Most Fatal Work Accidents Occur in Texas, Data RevealsDecember 15, 2023
Texas Continues to Lead the Nation in Deadly Work Injuries & Worker Fatalities
More workers die on the job in Texas than in any other state nationwide, and the Texas worker death rate has increased sharply in recent years. That’s according to federal data. Digging in deeper, some more alarming trends emerge. Specifically, the latest data shows that:
- Texas has ranked first for most worker deaths every year since 2015.
- On average over the past three years, at least one worker has died every day in a fatal occupational accident in Texas.
To understand what’s behind these numbers, let’s look at:
- Where Most Fatal Work Accidents in Texas Happen
- Which Texas Workers Face the Greatest Risks of Deadly Work Accidents?
- What Incidents or Accidents Cause Most Fatal Work Accidents in Texas?
Where Most Fatal Work Accidents in Texas Happen
More than 9 in 10 occupational fatalities in Texas take the lives of private sector workers, with some industries being far deadlier than others. In fact, federal data reveals that:
- The transportation industry is the deadliest for Texas workers: Since 2019, more occupational deaths have occurred in the transportation industry than in any other sector in the Lone Star State. Since 2022, transportation industry deaths in Texas have increased by ~35%. Also notable is the fact that the trucking industry accounts for roughly 19% of these deaths.
- The construction industry ranks second: Once every three or so days, a construction worker in Texas dies in a fatal work accident, making this industry the second deadliest sector after transportation.
- Certain technicians work in the third deadliest industry in Texas: Techs who install, repair, and maintain heavy equipment also have an elevated risk of occupational death. Unlike the transportation and construction industries that have seen worker death rates fall since 2019, technician death rates have increased recently, climbing by ~24% over the same period.
Looking at this from a different perspective, the data also indicates that:
- Service-based industries tend to be deadlier than goods-producing industries.
- While fewer worker deaths occur in the public sector (vs. the private sector), government workers aren’t immune to deadly occupational injuries. Roughly 8% of worker deaths each year affect government employees, with law enforcement standing out as the deadliest public sector for workers.
Which Texas Workers Face the Greatest Risks of Deadly Work Accidents?
Most occupational deaths in the Lone Star state take the lives of workers in the following roles:
- Motor vehicle operators, including commercial drivers, truckers, and driving sales workers
- Construction trade workers, including laborers, roofers, and electricians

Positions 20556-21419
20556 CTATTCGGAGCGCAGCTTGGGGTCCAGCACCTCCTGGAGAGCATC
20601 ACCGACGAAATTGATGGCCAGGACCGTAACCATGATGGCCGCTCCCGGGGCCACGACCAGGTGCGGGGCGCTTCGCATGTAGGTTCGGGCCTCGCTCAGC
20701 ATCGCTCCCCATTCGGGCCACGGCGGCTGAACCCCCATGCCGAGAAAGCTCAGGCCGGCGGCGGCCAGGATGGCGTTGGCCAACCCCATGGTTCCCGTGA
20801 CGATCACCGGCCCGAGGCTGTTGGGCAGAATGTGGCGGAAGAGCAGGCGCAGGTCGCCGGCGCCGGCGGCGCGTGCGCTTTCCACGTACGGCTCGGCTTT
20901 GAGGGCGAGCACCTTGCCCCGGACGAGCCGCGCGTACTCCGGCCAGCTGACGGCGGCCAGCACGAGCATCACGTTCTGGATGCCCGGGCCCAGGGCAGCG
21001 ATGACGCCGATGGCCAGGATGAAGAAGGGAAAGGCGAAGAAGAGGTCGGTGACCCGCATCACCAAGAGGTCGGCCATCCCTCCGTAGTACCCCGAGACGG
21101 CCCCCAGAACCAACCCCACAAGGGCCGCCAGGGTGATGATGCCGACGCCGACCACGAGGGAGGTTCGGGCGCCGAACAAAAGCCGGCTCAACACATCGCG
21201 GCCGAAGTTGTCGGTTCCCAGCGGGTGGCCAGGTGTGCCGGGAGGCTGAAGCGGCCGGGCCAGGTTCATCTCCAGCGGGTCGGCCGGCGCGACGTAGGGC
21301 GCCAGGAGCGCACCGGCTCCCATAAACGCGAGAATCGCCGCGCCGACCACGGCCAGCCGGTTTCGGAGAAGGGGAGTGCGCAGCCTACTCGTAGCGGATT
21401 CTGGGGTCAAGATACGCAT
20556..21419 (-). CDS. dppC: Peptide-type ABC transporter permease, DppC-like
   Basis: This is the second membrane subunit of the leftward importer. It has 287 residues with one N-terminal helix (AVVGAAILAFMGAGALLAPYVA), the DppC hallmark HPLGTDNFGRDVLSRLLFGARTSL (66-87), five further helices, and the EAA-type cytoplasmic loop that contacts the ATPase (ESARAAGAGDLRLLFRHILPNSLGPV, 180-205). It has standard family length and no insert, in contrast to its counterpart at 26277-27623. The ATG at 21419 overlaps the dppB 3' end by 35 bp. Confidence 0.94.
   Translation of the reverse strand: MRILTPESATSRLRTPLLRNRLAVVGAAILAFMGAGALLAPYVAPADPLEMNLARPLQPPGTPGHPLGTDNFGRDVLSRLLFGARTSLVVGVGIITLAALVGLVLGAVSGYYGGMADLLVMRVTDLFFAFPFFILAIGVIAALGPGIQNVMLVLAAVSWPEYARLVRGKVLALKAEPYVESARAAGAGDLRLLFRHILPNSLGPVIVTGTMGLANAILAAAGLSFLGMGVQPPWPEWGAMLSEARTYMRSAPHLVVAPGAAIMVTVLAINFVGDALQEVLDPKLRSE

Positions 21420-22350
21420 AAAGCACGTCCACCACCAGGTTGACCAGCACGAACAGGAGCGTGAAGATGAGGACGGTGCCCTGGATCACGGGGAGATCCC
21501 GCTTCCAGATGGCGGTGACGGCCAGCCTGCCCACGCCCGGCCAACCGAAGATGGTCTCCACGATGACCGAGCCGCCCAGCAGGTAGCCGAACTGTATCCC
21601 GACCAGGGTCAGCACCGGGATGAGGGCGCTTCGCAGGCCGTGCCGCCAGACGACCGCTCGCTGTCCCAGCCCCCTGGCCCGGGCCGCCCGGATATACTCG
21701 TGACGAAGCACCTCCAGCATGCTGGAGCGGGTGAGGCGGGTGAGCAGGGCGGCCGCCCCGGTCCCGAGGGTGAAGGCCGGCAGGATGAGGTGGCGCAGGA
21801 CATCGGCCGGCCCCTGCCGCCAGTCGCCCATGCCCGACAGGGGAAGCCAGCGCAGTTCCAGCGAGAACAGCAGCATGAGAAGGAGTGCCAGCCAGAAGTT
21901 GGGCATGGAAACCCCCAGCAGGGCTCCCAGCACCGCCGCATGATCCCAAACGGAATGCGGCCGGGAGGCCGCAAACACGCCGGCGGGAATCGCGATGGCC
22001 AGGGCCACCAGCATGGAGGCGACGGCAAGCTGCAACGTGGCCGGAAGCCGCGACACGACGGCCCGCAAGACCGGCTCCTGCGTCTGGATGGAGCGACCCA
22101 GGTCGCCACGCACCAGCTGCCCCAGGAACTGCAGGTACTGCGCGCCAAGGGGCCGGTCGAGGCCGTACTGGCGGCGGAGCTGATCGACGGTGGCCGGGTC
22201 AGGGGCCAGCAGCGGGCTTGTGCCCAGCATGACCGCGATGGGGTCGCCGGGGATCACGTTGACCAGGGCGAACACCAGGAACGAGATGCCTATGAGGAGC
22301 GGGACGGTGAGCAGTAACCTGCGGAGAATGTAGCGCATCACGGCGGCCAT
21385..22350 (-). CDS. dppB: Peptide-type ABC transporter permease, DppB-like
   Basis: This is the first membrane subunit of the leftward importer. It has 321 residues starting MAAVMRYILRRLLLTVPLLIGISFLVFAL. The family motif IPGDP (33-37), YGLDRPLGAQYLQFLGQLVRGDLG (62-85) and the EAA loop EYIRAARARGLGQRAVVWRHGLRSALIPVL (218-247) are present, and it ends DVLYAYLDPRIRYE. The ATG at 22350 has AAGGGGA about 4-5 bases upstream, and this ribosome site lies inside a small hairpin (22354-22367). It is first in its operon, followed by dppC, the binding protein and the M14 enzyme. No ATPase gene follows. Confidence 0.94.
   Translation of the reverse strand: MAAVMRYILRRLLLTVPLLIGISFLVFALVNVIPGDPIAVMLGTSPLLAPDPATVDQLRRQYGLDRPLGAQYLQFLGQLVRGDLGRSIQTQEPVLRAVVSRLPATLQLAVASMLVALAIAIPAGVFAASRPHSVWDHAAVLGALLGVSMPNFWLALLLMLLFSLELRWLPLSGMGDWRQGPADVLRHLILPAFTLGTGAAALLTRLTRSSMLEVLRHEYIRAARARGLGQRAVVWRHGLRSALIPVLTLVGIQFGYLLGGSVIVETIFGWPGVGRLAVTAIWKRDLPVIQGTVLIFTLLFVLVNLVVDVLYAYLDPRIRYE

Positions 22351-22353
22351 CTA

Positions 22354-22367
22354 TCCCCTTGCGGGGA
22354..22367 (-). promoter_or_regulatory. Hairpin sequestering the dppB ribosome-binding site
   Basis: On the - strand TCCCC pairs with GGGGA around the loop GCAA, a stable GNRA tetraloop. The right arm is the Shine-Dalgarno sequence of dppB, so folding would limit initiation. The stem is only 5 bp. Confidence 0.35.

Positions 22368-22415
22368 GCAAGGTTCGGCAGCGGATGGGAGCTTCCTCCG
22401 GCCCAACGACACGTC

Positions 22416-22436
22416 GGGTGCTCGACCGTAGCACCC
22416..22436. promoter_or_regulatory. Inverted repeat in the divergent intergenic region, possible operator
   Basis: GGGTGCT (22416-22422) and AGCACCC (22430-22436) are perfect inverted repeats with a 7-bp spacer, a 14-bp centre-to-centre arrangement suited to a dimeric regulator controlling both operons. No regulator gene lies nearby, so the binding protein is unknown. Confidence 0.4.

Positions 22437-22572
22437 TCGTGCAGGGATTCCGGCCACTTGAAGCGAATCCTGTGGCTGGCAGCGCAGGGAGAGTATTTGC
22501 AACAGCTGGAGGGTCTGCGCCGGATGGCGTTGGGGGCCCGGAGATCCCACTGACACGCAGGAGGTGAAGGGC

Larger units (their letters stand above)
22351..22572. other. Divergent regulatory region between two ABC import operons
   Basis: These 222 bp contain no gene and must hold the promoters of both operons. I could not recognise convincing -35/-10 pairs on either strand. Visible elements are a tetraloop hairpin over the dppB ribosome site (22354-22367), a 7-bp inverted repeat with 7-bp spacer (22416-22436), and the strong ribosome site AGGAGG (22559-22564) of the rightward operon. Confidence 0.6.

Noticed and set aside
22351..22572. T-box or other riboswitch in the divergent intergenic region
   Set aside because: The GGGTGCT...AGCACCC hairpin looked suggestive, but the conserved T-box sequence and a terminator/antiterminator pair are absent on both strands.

- Equipment technicians, including HVAC workers and heavy equipment techs
- Building maintenance crew, including groundskeepers and building cleaning staff
At the other end of the spectrum, the occupations associated with the least worker deaths in Texas are those in the personal care and service industry, meaning hair stylists, aestheticians, nail technicians, and makeup artists (to name a few).
It’s crucial to point out that while some occupations are inherently more dangerous than others, any job or workplace could be life-threatening if:
- Employees don’t receive proper training and/or essential personal protective gear.
- Key equipment isn’t properly installed or kept up.
- The tools of the trade are defective or flawed.
- Employers cut corners with safety in an attempt to reduce overhead.
What Incidents or Accidents Cause Most Fatal Work Accidents in Texas?
Various accidents and events can and do claim the lives of Texas workers year in and year out. Most commonly, however, the incidents that cause occupational fatalities are those shown in the table below.
|# of Worker Deaths in Texas
|% of Total
Worker Deaths in Texas*
Slips, Trips & Falls
Striking Objects or Equipment
|Violence & Animal Attacks
|Explosions & Fires
All Fatal Occupational Accidents in Texas
*2021 is the most recent year for which complete data is currently available.
Remarkably, most deadly transportation incidents for Texas workers involve car or truck wrecks, rather than train or plane accidents. With falling accidents, most deadly incidents happen with falls to lower levels, rather than a slip or trip and fall on the same level. Finally, with toxic exposures, electricity is behind roughly half of these deaths.
As eye-opening as these Texas worker death statistics may be, they can’t do anything to help families who have already lost a loved one to a fatal occupational accident. What may help in these profoundly difficult times can be understanding the legal options and pursuing justice with a wrongful death claim and attorney.